Do I really need to drink THAT much water?

I swear that the entire time I went to school (including college) we relied on drinking fountains for hydration and we were all just fine.

No one carried around a water bottle. No one obsessed about drinking 8 glasses of water a day. And not one person I know ever went to the hospital (or even the on-campus health clinic) suffering from dehydration.

We did something completely radical back then: we drank water when water was available!

It’s hard to believe how far we’ve come in the last 20 years. People are now OBSESSED with being hydrated. Everyone carries a water bottle, everyone monitors how much they drink, everyone remains thirsty!

How did we get here?

Indulge me in a little more reminiscing…

In the late nineties while working in New York at an internet start-up, I lucked into a continuing education class at SVA taught by Milton Glaser. Yes, THE Milton Glaser!

(For those not familiar with Mr. Glaser, his designs include the I ❤ NY logo, the psychedelic Bob Dylan poster and the Brooklyn Brewery logo. Among his many creative accomplishments, he also co-founded New York Magazine and his euphonious design studio Milton Glaser, Inc.)

Despite his incredible resume, on the first day of class Mr. Glaser said this (I’m paraphrasing here so please don’t attempt to fact check me):

“Do you know the one person I envy? It’s the person who figured out they could bottle water and convince people to buy it. Water! WATER! Something that for my entire life has been free, I’m now paying $3 dollars each time I want a drink -- and I’m not questioning it at all. I’m just doing it, Evian, Aquafina, Poland Spring! That my friends is nothing short of a branding miracle.”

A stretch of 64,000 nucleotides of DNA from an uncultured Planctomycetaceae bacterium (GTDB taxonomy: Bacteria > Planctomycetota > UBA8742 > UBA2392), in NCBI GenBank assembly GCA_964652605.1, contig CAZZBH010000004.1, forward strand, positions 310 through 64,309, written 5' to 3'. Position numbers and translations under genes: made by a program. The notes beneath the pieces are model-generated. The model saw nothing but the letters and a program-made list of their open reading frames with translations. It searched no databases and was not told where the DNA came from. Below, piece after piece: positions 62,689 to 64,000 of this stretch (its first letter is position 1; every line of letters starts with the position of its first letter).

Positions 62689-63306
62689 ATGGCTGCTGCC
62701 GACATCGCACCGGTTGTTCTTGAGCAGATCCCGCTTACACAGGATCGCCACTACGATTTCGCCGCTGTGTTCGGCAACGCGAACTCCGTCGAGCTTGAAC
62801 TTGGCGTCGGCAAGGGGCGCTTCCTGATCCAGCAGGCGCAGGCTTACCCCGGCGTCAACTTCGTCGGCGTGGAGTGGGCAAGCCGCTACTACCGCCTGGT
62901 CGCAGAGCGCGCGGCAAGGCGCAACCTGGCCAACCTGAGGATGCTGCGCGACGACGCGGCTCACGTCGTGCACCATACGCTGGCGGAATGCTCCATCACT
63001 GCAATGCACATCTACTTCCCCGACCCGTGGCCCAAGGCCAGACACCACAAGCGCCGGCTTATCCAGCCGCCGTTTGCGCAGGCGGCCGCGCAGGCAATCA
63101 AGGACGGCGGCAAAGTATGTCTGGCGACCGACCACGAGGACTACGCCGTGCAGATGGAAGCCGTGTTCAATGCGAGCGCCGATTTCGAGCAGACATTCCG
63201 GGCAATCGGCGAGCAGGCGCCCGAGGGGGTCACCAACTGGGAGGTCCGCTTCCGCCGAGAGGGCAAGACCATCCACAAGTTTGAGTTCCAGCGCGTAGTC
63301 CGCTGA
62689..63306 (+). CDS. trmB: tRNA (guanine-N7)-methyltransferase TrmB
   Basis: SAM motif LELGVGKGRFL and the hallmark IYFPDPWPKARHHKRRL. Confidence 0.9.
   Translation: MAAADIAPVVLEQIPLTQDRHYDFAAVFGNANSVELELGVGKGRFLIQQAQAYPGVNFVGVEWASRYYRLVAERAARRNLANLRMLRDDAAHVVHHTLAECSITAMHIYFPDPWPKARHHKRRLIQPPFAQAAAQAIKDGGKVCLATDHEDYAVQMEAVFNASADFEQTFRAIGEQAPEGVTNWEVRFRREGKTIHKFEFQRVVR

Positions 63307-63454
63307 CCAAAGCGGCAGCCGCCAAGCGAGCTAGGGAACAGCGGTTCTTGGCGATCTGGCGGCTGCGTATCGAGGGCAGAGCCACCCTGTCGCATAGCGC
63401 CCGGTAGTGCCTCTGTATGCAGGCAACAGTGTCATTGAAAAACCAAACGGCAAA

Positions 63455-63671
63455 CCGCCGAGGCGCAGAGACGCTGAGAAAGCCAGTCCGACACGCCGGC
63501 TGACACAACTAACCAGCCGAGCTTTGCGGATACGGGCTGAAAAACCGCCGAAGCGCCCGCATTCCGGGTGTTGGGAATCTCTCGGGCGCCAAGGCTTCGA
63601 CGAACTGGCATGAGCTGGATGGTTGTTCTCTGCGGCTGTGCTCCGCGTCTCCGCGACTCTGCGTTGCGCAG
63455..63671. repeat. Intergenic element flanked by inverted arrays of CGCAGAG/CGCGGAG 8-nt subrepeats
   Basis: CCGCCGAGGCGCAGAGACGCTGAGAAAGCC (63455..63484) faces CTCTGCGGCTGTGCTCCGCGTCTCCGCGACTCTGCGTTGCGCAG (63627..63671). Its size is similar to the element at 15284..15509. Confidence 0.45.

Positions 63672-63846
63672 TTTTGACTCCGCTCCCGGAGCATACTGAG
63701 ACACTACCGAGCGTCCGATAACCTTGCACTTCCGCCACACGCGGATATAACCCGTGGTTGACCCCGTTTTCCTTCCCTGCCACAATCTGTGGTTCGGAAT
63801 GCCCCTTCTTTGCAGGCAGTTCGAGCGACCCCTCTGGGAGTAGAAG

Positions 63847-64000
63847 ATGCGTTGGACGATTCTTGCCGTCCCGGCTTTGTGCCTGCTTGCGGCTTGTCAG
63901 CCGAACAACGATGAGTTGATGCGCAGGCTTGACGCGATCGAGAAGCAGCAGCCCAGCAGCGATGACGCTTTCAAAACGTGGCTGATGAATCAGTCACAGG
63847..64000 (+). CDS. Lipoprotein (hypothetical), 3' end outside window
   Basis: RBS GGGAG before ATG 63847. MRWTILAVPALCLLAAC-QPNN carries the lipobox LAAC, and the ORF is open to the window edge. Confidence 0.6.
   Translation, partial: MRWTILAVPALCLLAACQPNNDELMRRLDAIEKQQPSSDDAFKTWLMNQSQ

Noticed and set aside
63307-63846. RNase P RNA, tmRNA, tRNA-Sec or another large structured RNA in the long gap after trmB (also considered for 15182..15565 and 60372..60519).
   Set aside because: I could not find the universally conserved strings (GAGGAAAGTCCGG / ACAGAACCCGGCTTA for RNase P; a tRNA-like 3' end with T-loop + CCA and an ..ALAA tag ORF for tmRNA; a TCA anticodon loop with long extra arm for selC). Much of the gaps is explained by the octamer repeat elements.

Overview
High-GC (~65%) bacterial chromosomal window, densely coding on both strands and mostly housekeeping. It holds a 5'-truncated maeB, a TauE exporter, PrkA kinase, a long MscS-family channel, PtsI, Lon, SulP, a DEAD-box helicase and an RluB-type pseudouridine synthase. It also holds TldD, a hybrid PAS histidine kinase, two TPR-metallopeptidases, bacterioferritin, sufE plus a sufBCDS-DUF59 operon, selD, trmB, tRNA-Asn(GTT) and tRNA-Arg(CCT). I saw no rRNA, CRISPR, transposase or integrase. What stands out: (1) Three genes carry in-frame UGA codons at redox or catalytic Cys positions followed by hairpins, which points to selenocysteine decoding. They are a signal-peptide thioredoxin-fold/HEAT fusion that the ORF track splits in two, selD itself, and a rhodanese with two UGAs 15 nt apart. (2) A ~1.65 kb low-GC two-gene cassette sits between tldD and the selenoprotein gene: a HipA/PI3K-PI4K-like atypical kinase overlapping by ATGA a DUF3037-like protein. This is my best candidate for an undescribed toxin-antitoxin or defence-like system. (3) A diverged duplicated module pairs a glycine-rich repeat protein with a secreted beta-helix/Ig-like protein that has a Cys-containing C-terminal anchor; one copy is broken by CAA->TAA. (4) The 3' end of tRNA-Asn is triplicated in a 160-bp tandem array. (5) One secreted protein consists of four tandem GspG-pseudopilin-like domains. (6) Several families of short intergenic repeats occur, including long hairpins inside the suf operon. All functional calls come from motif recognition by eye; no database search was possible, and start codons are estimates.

I have to admit, I was in awe. I mean, the I ❤ NY logo is pretty amazing. How was he so envious of water? But I see now what he was talking about, and I also see (like most everyone) what a disaster the marketing of water has meant to our environment.

Think about it, 20 years ago the majority of us were drinking from fountains and reusable glasses every time we drank. And by that I mean we shared. We weren’t each carrying around our OWN water bottle. We were sharing a limited number of glasses that stayed near faucets!

There was something communal in that, something lovely and human. I mean honestly when was the last time you can recall waiting in line for a drink from a fountain? It was the original elementary watercooler. It was early socialization, it was calm waiting, it was meditation pre-headspace.

We know from our basic physiology that humans need water. Without it we wouldn’t survive. But for thousands of years (the majority of those being pre-plumbing years) we were able to maintain our species with environmentally sound ways of hydrating.

And no one really knows where the 8-glasses-of-water-per-day myth originated. Perhaps it was from those brilliant early water marketers, or maybe some fitness enthusiasts or maybe just folklore, but I haven’t been able to find a western or eastern medical explanation.

In fact –  as you can see in this infographic – the amount of recommended daily water intake differs by country. While the US promotes drinking between 2-3 Litres of water per-person per-day, the UK promotes 1.2 Liters per-person per-day. Is it possible that British people need less water than Americans?

I suppose what I’m getting at is this: while you will certainly at times find yourself thirsty, consider the global benefit of waiting until you are near a faucet to drink.

It’s possible there is more marketing than science behind that water-craving you’re having.


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